Writing the order the court expressed, "Human being is a magnificent creation of the Creator and that magnificence should be exposed in a humane, magnanimous and all-inclusive manner so that all tend to feel that they have their deserved space. Total exclusion for admission to medical courses without any stipulation in which they really can practise and render assistance would tantamount to regressive thinking. When we conceive of global phenomenon and universal brotherhood, efforts are to be made to be within the said parameters. The march of science, apart from our constitutional warrant and values, commands inclusion and not exclusion. That is the way a believer in human rights should think.

The bench has directed the Committee of Experts to submit a report to the court within three months, while fixing the next listing on 11 July 2017.

Click here to access the judgement dated 23 Mar 2017 in Civil Appeal No. 4394 of 2017 (arising out of S.L.P.(C) No.30772 of 2015) titled Pranay Kumar Podder Vs. State of Tripura and Others. [PDF size 151 KB Opens in google drive]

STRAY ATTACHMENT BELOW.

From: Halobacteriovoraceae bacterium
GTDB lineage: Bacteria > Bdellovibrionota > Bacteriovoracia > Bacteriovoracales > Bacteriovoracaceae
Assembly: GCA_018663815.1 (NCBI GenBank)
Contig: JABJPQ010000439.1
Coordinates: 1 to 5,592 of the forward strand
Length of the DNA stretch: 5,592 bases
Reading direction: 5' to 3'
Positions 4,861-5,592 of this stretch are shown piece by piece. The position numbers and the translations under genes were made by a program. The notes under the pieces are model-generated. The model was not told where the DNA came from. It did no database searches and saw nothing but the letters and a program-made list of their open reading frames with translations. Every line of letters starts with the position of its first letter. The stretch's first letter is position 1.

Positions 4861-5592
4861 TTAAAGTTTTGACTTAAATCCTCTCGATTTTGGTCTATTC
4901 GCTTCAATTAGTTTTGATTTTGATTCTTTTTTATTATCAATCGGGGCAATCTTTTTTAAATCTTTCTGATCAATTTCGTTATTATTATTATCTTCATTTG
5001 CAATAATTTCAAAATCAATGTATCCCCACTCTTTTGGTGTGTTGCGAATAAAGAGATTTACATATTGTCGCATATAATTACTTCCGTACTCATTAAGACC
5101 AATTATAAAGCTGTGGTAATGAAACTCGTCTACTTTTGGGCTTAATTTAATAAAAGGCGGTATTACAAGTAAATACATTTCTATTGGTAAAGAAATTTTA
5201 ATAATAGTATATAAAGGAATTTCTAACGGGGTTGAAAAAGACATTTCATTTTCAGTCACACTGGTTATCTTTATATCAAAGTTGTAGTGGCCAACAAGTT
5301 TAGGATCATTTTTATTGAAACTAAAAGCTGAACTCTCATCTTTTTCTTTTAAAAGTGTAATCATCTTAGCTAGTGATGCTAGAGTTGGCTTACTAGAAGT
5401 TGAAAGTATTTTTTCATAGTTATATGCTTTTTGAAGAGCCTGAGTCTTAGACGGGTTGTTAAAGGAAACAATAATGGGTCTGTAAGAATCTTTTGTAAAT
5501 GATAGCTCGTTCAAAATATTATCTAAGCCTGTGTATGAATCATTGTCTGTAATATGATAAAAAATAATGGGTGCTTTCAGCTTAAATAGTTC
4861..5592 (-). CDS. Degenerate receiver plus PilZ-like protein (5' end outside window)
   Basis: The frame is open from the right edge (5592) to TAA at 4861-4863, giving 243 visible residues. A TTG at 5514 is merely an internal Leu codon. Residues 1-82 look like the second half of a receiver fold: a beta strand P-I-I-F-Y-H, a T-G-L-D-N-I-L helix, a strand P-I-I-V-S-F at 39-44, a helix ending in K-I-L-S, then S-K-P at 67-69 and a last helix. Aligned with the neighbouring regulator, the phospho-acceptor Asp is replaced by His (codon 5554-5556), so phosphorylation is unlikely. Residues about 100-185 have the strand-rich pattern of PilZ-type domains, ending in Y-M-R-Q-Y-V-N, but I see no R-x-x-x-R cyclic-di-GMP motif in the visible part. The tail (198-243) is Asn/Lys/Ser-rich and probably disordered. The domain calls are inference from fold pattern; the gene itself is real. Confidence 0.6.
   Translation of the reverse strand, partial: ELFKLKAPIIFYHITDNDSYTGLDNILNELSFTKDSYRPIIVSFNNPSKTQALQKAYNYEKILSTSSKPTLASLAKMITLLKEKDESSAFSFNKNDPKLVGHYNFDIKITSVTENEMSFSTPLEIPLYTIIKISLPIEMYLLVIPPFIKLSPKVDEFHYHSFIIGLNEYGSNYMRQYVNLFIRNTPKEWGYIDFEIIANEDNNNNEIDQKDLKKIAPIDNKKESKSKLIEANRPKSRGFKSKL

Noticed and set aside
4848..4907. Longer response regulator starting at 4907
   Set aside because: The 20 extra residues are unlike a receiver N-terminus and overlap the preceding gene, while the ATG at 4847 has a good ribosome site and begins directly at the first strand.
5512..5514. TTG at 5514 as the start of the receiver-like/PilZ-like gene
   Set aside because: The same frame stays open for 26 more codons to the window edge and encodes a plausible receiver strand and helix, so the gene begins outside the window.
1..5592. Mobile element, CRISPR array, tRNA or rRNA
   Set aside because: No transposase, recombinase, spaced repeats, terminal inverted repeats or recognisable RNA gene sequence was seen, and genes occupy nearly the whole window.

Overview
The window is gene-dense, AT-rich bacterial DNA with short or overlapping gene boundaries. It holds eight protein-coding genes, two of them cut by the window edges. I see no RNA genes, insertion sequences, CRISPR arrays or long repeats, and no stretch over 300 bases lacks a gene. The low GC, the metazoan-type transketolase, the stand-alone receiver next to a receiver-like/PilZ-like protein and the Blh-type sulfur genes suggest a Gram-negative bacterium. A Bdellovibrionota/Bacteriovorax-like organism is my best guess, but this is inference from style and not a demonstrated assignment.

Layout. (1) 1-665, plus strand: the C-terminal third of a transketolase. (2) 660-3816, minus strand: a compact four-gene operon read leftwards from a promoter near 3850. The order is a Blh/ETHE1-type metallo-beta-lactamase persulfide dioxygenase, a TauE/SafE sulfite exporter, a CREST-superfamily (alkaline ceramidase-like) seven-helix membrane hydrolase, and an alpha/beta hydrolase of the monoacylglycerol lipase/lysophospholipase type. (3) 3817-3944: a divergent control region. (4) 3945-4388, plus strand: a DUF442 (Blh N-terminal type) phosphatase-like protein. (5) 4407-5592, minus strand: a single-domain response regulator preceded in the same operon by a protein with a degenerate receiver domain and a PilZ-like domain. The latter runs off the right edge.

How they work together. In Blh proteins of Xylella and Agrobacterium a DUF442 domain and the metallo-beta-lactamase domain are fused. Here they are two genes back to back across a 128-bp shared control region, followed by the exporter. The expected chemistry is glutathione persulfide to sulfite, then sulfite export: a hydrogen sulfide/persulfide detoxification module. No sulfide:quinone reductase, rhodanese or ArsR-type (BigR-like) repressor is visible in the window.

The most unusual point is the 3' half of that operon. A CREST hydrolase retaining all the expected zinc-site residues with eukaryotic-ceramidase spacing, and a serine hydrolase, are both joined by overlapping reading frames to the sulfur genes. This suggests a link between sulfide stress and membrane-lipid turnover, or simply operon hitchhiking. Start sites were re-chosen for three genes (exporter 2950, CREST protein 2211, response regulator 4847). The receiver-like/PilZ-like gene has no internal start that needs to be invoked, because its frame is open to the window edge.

Tuesday, August 23, 2016

Bombay HC favours aspiring candidates with cerebral palsy for admission to MBBS; Orders re-constitution of Medical Board with 2 Neuro-specialists [Judgement Included]

Dear colleagues,

This petition by two candidates with cerebral palsy who are aspiring to become doctors/ surgeons revolves around three larger questions often faced by many candidates with disabilities aspiring to be doctors:
(a) Whether a person with cerebral palsy can be a doctor?
(b) Whether the 40-70% disability criteria set by MCI for admission to MBBS courses is constitutionally valid ?
(c) Whether  a team of ophthalmologist, a pathologist, an orthopaedic, a general physician and a surgeon can assess the disability of a person with cerebral palsy in absence of a neuro specialist?